* Reward your dog for ignoring your cat, and if possible, for lying down and relaxing. This is a good time to provide your dog with a chew toy, treat ball, or other food-dispensing toy. If your dog cannot relax, teach your dog to back away, or temporarily remove your dog from the room. Then allow your dog back into the room and reward him for being calm, friendly and relaxed, and for ignoring your cat.
* Teach your dog polite manners. Train your dog using positive reinforcement when your cat is in the room. This will teach your dog how to behave and to listen to you when your cat is present.
* Use a front-clip body harness or head halter when introducing your dog to your cat, and make sure to have your dog on a leash. This will give you more control. It will prevent your dog from chasing your cat and will allow you to reward him for behaving gently around your kitty. Keep the leash relaxed and practice good leash skills. Reward your dog any time he looks away from your cat.
* Give your dog and cat reasons to like each other. Feed them extra-good food and treats when they see each other. Prevent any negative interactions or altercations from occurring, and manage the environment so that your dog can be rewarded for showing friendly, nonthreatening behaviors.
* Play with your dog quietly when your kitty is in the room. If your dog does not chase or pursue your cat, he should be given a fantastic reward.
* Prevent your dog from chasing your cat by immediately interrupting your dog and redirecting him to a more appropriate behavior, such as coming to you, chewing on a toy, or lying down.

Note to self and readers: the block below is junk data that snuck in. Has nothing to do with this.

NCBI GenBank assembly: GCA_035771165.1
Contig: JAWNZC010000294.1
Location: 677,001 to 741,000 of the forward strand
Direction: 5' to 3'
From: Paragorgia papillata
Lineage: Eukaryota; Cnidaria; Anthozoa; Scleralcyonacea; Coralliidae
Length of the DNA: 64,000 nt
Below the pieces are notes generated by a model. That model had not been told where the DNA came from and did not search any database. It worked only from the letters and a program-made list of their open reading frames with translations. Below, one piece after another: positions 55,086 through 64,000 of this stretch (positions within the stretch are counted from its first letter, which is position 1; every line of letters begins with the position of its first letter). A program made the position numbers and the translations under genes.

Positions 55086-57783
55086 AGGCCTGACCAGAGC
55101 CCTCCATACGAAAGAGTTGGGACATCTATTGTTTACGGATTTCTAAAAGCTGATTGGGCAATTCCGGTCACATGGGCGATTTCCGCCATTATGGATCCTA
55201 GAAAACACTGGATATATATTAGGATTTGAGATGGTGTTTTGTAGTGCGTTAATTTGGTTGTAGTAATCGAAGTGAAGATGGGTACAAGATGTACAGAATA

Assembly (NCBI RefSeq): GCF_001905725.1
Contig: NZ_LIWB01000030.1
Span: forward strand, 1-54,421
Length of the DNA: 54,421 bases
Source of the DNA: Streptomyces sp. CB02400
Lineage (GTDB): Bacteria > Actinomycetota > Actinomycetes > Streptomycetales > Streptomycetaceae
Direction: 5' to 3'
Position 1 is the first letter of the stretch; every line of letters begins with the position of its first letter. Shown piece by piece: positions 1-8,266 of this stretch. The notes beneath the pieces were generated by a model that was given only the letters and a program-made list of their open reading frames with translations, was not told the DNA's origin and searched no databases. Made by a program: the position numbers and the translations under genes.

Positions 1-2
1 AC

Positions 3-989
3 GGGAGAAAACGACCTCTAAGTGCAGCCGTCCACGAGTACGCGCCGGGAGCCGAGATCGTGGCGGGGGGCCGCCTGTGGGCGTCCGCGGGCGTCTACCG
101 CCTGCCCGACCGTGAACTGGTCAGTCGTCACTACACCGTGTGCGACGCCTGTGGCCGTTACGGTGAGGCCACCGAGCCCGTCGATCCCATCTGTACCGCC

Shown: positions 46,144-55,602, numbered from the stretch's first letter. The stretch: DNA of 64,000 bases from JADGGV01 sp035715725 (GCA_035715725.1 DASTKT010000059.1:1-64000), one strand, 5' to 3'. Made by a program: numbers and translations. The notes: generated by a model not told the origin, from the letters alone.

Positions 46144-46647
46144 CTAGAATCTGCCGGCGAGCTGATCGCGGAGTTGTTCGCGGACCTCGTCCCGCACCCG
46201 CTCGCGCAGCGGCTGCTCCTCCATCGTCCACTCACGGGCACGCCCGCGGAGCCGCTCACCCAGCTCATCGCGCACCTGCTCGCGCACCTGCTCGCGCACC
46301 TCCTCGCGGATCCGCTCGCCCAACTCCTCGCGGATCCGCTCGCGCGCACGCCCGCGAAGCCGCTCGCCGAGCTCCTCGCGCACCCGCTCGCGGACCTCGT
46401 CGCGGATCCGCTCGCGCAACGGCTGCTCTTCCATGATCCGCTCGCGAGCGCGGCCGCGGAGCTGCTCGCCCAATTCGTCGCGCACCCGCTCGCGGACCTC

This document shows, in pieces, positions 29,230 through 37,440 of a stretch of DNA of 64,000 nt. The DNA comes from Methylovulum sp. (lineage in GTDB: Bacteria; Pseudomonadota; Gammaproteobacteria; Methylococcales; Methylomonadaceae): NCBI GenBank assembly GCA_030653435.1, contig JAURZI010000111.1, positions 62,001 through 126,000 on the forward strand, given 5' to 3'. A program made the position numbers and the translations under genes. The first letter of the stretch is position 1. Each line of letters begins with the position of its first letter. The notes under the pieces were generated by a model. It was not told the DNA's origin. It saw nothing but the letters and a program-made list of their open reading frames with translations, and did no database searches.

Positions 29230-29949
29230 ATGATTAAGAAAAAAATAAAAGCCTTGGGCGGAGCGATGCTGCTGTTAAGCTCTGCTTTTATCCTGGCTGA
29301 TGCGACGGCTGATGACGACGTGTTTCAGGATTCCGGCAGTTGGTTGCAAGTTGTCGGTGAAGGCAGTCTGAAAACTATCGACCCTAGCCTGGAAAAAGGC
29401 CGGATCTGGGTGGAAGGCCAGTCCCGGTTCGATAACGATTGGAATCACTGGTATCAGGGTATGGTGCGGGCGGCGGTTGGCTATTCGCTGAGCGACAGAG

* If your dog barks at your cat, remove him from the room. Bring him back in and reward him for being calm, friendly, and gentle, or for ignoring your cat.
* When you are not there to supervise, your dog and cat should be separated until you know they will behave well with each other.
* If your dog still cannot be trusted around your cat after you have followed the above suggestions, seek the help of a qualified humane dog trainer or animal behaviorist. Your dog may need to be fully managed or supervised around your kitty, or completely separated from your cat.
Reprinted with permission of the publisher,
New World Library. ©2011. www.newworldlibrary.com.
This article was excerpted with permission from the book:
Training Your Dog the Humane Way: Simple Teaching Tips for Resolving Problem Behaviors and Raising a Happy Dog
by Alana Stevenson.
With Training Your Dog the Humane Way, animal behaviorist and dog trainer Alana Stevenson provides dog owners with a simple, accessible guide to the most effective positive dog training techniques available. Alana presents easy-to-follow methods and advice for teaching dogs polite manners and resolving ongoing behavior issues. She provides solutions for such problems as housesoiling, play-biting, separation anxiety, fear of strangers, aggression, lunging while on leash, car sickness, and more. Readers will learn the most effective way to teach their dogs — through kindness and benevolent leadership.
Alana Stevenson is a professional dog and cat behaviorist, humane dog trainer, and animal massage therapist based in the Boston area. She is a professional member of the Animal Behavior Society, Association of Animal Behavior Professionals, Association of Pet Dog Trainers, and the International Association of Animal Massage and Bodywork. Her articles on humane training and behavior modification have appeared in American Dog, NOVA, Dog Magazine, and the UK-based K9 Magazine. Alana helps people resolve behavioral problems in their dogs and cats humanely — without using aversive techniques, or pinch, choke, or shock collars. Her website is www.alanastevenson.com.